Personal injury law involves the resolution of physical injury claims in a civil court or by adhering to the laws governing these claims in settling claims outside of court. As an injured victim, you have the burden of proving that another party negligently, recklessly or intentionally, caused you physical as well as emotional and financial harm or damages. Examples of personal injury claims include motor vehicle accidents, medical malpractice, product liability, premises liability and slip and fall, and dog bite or animal attacks. Different laws and rules regulate how these claims are handled.
In What Jurisdiction Will I File My Claim?
Jurisdiction in a personal injury claim lies in the county court where either the accident occurred or where the defendant is living. New Mexico's district courts have general jurisdiction over injury claims where the alleged damages exceed $10,000. Small claims with damages up to $10,000 must be filed in the magistrate court, where you may request a jury trial and be represented by an attorney.
New Mexico Statute of Limitations
Most personal injury claims, including wrongful death and medical malpractice actions, must be filed within three years of the date of the injury. Product defect claims also must be filed within three years of the injury or when the injury should have been discovered pursuant to the discovery rule, which allows the filing of injury claims that resulted from exposure to toxic substances that may not manifest for years after the initial exposure.
Minors under the age of 6 years must file for medical malpractice claims by their ninth birthday. For other claims, you have one year after your 18th birthday to file your claim.
Personal injury lawsuits against the state of New Mexico or its political subdivisions are first initiated by providing notice to the proper state entity within 90 days of the alleged act or injury and a lawsuit brought within two years of the injury. Minors under the age of 7 must file by their ninth birthday.
How Are Damages Awarded?
New Mexico allows damages in personal injury cases to include economic losses such as past and future medical expenses, lost wages and lost earning capacity. You may recover noneconomic damages for emotional injuries and for pain and suffering that includes your degree of permanent impairment or disfigurement and loss of consortium or loss of intimacy with your spouse.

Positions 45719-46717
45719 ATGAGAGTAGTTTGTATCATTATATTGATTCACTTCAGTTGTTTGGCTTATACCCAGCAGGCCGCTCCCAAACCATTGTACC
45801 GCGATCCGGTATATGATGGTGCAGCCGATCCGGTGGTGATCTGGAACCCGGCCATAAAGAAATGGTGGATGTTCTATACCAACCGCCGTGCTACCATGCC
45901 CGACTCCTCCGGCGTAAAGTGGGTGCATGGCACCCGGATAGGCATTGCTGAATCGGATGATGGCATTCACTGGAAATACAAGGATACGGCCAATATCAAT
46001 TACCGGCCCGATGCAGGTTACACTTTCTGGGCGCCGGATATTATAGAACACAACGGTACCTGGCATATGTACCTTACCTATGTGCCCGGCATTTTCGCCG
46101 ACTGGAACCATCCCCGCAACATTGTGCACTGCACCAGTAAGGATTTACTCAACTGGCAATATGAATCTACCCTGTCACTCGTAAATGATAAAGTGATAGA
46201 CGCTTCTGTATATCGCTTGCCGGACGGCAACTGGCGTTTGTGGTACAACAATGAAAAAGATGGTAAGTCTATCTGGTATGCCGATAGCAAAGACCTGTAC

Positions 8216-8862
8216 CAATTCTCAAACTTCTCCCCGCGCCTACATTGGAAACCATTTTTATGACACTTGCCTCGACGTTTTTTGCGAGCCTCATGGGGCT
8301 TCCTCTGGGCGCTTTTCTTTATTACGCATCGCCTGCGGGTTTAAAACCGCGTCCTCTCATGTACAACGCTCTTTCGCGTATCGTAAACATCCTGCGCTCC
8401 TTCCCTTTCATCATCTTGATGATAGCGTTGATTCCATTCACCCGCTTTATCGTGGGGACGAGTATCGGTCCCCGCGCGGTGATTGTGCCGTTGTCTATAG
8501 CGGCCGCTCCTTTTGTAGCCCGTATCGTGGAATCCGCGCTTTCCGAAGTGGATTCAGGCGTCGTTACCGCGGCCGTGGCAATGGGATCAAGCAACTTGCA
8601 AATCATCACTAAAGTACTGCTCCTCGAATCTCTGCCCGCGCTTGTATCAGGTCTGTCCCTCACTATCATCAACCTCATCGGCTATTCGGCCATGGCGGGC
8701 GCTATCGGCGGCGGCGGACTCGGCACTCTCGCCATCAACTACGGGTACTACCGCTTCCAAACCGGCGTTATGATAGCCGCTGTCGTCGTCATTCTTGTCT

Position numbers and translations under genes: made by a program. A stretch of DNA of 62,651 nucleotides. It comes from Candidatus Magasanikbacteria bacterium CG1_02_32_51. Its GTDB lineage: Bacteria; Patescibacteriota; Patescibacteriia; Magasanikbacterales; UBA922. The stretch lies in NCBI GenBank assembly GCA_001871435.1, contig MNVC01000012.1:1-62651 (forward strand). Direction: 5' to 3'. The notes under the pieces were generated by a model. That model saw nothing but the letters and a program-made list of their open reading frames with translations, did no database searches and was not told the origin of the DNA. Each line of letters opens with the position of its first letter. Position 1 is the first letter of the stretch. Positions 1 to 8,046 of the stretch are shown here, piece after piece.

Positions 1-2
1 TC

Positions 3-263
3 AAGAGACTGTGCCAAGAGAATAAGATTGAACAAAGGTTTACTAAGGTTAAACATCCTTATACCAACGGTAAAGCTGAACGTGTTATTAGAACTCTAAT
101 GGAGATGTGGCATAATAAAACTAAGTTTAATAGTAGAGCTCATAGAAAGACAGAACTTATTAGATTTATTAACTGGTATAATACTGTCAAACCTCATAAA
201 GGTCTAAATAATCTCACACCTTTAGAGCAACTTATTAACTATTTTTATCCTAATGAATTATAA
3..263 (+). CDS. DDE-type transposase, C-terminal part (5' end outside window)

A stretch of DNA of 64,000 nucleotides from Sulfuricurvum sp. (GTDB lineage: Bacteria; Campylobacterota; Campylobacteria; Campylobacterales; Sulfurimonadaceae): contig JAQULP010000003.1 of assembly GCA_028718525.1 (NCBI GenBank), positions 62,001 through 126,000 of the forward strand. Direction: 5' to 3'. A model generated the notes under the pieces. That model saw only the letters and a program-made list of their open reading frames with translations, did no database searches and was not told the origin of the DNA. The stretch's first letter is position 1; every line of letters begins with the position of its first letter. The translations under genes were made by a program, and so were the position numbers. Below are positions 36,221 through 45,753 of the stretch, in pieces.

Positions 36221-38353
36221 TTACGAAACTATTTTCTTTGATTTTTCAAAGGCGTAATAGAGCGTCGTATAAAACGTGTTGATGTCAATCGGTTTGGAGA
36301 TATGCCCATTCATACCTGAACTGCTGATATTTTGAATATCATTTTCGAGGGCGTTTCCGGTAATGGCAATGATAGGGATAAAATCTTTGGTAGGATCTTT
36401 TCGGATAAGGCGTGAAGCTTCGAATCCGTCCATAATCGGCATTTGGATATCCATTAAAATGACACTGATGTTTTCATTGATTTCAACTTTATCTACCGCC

Wrongful death cases include damages for funeral expenses and possibly for psychological trauma, but not for pain and suffering unless the decedent survived for some time after the accident. There are special rules for which heirs may recover in these claims.
Medical malpractice damages are limited to $600,000, excluding punitive damages and awards for past and future medical care.
Is New Mexico a Comparative-Fault State?
New Mexico is a pure comparative negligence state, so you may recover compensation regardless of your degree of comparative fault so long as it is less than 100 percent. Your compensation is decreased by your percentage of responsibility.
What Is the Discovery Process?
Once you file, your and the defendant's attorney engage in a period of discovery where interrogatories and request for documents are exchanged and depositions of both parties and of any witnesses, lay or expert, are performed. This procedure allows the parties to discover the basis for the lawsuit, what facts are in dispute and to disclose all documents supporting liability and the claim for damages.
What Does a Personal Injury Cost?
The majority of personal injury lawyers recover their fees by taking a percentage, usually one-third, of any settlement or monetary verdict and are reimbursed their expenses from these proceeds. You are not charged a fee unless you recover compensation.
Consult a New Mexico Personal Injury Attorney
Your best opportunity for recovering the most from your injury claim is by retaining a New Mexico personal injury lawyer to ensure adherence to the applicable laws and rules dealing with the prosecution of your claim.